Preventing Fraud and Cybercrime in an Ageing Society and the Potential for Technology

Fraud and cybercrime, through a wide variety of genres, have become some of the most common crimes individuals experience and such is the scale of the problem, RUSI (a highly respected think tank) have described it as a threat to national security. Older adults represent promising targets for criminals because they are often cash rich with pensions, lump sums, life savings. Many also have traits that increase the chances of victimisation: cognitive decline; social isolation; a lack of capable guardian to protect them. The pandemic has also meant many older adults have spent more time at home and online, contributing to increased victimisation.

The growing use of digital technologies has been a huge benefit in many areas of social and economic life, but has also opened up new risks. Access and usage of the internet is no longer limited to the younger, tech-savvy population. The ONS in the UK reported the proportion of those aged 75 years between 2013 and 2020 reporting recent internet use has nearly doubled from 29%, to 54% in 2020. However, despite their gradual familiarisation with information technologies, it is argued that older adults can often be vulnerable to cybercrime risks.

Juxtaposed to these developments has been the advanced technological developments associated with the so called ‘4th Industrial Revolution’ (4IR). Some of the technologies associated with 4IR are already being utilised to prevent fraud and cybercrime, such as the use of data-analytics to counter banking frauds. But there are many other technological developments in general that are increasingly been applied to fraud and cybercrime, such as apps and call blockers.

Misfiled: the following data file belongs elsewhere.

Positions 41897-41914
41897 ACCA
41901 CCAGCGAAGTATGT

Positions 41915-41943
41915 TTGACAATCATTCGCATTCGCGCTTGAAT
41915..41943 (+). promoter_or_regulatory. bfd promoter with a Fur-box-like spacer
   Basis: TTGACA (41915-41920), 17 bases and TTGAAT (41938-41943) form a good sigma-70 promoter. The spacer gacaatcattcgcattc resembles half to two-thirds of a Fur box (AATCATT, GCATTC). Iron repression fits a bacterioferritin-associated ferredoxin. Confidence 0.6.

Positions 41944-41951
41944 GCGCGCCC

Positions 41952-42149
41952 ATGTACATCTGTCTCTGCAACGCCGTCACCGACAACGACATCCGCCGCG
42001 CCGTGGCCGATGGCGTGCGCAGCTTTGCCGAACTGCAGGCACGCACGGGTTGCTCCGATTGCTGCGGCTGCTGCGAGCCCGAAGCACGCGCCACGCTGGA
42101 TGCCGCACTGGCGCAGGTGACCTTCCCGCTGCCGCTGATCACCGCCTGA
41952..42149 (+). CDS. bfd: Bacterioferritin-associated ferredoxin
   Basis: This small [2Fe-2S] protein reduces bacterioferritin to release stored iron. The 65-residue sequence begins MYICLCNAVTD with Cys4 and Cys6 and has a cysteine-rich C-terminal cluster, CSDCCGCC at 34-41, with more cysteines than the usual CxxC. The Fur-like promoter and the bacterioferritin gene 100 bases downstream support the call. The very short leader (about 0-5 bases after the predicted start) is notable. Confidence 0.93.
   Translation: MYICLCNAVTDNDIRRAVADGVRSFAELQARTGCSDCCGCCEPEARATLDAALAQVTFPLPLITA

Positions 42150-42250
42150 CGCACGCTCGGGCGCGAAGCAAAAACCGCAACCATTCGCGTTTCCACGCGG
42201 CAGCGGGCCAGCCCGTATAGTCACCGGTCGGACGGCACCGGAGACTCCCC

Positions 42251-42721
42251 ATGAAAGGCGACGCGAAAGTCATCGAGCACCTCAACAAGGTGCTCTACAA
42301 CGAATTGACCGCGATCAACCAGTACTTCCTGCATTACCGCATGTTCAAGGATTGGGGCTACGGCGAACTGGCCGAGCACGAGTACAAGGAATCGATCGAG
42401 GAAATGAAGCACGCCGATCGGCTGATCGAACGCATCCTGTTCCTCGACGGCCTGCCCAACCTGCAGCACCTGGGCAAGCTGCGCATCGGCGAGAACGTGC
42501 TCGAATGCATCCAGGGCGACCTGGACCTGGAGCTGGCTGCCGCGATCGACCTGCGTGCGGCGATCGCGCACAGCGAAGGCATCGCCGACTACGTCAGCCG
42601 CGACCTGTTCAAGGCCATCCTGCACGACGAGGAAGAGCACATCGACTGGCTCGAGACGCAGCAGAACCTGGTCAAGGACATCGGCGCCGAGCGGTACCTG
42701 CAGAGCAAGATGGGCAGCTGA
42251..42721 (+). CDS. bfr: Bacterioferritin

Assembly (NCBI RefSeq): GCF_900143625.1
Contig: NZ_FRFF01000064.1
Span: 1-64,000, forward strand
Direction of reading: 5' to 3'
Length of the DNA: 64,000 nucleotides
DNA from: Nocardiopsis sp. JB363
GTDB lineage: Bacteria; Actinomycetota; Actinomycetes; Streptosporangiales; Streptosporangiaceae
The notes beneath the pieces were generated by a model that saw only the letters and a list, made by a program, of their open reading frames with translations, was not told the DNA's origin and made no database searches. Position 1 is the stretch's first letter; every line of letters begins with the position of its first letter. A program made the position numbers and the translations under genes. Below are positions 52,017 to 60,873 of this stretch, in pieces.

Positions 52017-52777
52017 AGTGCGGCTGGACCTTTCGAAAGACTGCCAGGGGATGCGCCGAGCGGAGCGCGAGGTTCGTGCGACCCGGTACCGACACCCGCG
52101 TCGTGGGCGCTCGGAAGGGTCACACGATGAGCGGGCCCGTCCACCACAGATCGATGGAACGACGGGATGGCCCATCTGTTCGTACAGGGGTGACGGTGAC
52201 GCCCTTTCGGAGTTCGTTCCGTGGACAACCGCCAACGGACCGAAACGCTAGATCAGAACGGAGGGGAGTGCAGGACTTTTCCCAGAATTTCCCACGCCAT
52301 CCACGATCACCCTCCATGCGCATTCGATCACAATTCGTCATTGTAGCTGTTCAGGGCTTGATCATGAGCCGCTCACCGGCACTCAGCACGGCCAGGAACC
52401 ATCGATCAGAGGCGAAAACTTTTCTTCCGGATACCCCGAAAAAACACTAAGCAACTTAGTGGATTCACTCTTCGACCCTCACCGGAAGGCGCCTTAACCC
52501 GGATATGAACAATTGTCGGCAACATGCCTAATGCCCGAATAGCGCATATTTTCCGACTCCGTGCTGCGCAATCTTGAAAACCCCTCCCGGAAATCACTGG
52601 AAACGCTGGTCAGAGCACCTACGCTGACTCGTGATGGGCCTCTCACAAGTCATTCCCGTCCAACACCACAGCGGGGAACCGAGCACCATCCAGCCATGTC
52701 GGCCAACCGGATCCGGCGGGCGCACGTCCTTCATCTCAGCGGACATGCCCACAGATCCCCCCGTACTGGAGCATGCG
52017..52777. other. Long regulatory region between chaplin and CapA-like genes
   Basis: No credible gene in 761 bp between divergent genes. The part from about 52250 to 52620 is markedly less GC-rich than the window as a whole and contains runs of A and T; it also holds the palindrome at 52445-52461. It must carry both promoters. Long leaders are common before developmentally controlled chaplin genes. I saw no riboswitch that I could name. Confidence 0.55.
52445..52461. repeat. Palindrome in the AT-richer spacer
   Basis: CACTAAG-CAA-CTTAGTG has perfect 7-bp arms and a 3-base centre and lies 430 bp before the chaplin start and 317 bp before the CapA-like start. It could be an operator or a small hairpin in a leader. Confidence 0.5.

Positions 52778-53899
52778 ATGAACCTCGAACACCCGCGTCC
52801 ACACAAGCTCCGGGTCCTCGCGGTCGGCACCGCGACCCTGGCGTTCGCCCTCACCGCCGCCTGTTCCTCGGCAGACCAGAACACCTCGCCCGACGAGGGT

The problem of fraud and cybercrime against older adults has stimulated a wide range of initiatives around the world to attempt to address this problem. Fraud in general has also stimulated growing technological solutions. These together are stimulating a growing body of research. To explore these issues we are seeking papers that explore any of the following areas:

  • Fraud and/or cybercrime against older adults;
  • Evaluations of schemes preventing fraud and/or cybercrime against older adults;
  • Evaluations of technological schemes in general to prevent fraud and/or cybercrime, which could be applied to older adults and/or applied to older adults;
  • Theoretical and thought provoking articles on the opportunities to prevent fraud and/or cybercrime against older adults.

The timescale

01 March 2023 Submissions open

The editors welcome abstracts for an initial assessment of the potential suitability of the article.

Last date for submissions 31 December 2023

All papers agreed and ready by 31 March 2024

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